The President has aptly observed the extent of the Nation's dependence on electric power in the consumer message transmitted to the Congress on February 16, 1967:

We have become almost totally reliant on electric power and on the systems that carry it to our homes, offices, factories, and farms. The Northeast blackout in November 1965-affecting 30 million people in six States and Canada-was a spectacular reminder of how vital an uninterrupted flow of electric power is to our safety, defense, health, and convenience. Subsequent power failures of lesser magnitude elsewhere in the country have intensified the concern of every citizen. The Nation's dependence on electric power requires further efforts to assure that service becomes even more reliable in the future.

1 The cosponsors are Senators Muskie, Aiken, Bartlett, Brewster, Clark, Gruening, Jackson, Kennedy of Massachusetts, Kennedy of New York, Long of Missouri, Magnuson, Metcalf, Moss, Pastore, Pell, Ribicoff, Tydings, Williams of New Jersey, and Young of Ohio.

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The subsequent PJM Middle Atlantic power failure fully confirmed this assessment. The committee has printed the transcript of the hearings held on June 6, the day after the PJM blackout.

Mr. Chairman, as you appreciate, the Commission has met in recent weeks with many members of the electric utility industry and other interested persons to explain and discuss the Electric Power Reliability Act. As you will recall, Mr. Chairman, we discussed this and I indicated to you that this was the course of action we would follow. Prior to submission to the Congress for its review, the bill itself was not discussed with any outside organization. The interest in the legislation resulting from the Middle Atlantic blackout and its great complexity convinced us it was not the type of bill on which we could secure a consensus in any reasonable period of time. Thus we elected to submit the bill to the Congress and ask that it be considered in proper order and since that time we have met with every segment of the industry to seek their criticism, views, comments, and reactions. And certainly your reference earlier this morning to regional hearings indicate that this is a major proposal that merits very careful attention by all who have an interest in this industry.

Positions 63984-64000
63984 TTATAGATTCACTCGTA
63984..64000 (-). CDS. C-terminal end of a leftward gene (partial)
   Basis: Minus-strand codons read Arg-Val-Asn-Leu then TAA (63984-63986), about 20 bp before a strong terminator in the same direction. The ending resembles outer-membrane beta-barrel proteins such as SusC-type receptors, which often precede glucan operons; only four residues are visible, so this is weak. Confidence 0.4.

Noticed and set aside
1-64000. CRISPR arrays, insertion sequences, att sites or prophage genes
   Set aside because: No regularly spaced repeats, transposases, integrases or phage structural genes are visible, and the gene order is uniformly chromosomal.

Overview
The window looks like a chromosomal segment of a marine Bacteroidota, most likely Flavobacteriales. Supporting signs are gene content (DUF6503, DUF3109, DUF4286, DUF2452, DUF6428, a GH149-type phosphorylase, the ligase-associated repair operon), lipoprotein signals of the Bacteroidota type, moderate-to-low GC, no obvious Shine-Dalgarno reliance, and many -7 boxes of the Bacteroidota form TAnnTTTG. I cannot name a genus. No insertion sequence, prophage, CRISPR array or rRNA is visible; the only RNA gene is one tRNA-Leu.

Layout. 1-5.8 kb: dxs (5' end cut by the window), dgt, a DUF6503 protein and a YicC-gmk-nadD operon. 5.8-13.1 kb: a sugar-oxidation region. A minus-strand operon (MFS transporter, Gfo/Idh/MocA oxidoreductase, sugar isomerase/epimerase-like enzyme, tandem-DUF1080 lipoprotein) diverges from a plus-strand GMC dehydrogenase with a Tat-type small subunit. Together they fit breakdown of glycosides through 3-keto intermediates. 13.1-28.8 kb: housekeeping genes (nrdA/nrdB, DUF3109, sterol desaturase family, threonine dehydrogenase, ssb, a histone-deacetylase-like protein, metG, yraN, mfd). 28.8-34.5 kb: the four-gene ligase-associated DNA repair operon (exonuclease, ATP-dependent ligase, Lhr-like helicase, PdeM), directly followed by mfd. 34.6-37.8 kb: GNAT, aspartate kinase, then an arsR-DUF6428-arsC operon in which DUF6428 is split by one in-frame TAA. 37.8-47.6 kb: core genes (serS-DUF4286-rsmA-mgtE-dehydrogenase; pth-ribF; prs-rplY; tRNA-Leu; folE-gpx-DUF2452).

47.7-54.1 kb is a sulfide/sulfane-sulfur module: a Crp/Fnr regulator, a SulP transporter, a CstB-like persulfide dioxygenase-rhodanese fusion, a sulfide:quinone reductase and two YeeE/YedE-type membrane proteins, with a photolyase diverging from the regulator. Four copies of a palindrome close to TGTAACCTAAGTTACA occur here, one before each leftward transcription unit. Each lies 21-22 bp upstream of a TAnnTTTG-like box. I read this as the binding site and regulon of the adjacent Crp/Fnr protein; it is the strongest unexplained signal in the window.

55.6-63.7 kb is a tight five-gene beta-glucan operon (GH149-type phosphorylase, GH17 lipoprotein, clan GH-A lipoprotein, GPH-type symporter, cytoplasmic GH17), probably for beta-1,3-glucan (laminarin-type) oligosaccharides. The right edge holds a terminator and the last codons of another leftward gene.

The CHAIRMAN. I just want to reiterate that a bill of this magnitude and complexity necessarily must go through many hearings and suggestions, modifications, to make the objective effective in the future. And that is what we intend to do.

Most bills, like this one, are working papers to us.

Mr. WHITE. We have submitted it, Mr. Chairman, as a workable document. We could not submit it with the assumption that it required some drastic revision, because we have a primary obligation to the Congress to submit something that we believe is rational and workable.

The CHAIRMAN. We have to look at it--we want the bill to be practical, we want it to work. And you can't always do that by just passing a law. This big job has to be a cooperative effort in my opinion, with everybody concerned, from the Government on down.

Mr. WHITE. In our talks with various industry groups we have made it clear that in our view this is a major public policy issue. In our society, it is the U.S. Congress that resolves public policy issues. We have submitted a major and earnest and sincere proposal. We also believe it is workable and practicable, but this is now for others to consider I think this is the spirit in which this hearing is being held and in which others will be held as well.

The CHAIRMAN. That is correct.

Mr. WHITE. This complex industry deals in an intricate technology, involving numerous utilities and rival sectors. We have gone into the bill in great detail with the interested parties and I believe these sessions have been most constructive. My prepared statement--the one I characterized as the detailed statement-embraces a full discussion of each section of the bill with special attention to those aspects which were of concern to those persons intimately involved in the workings of the industry. I trust that the full statement may appear in the record but I shall not attempt to read it all this morning. Instead, let me outline the fundamental problem as we see it.

The CHAIRMAN. We will put that in the record in full.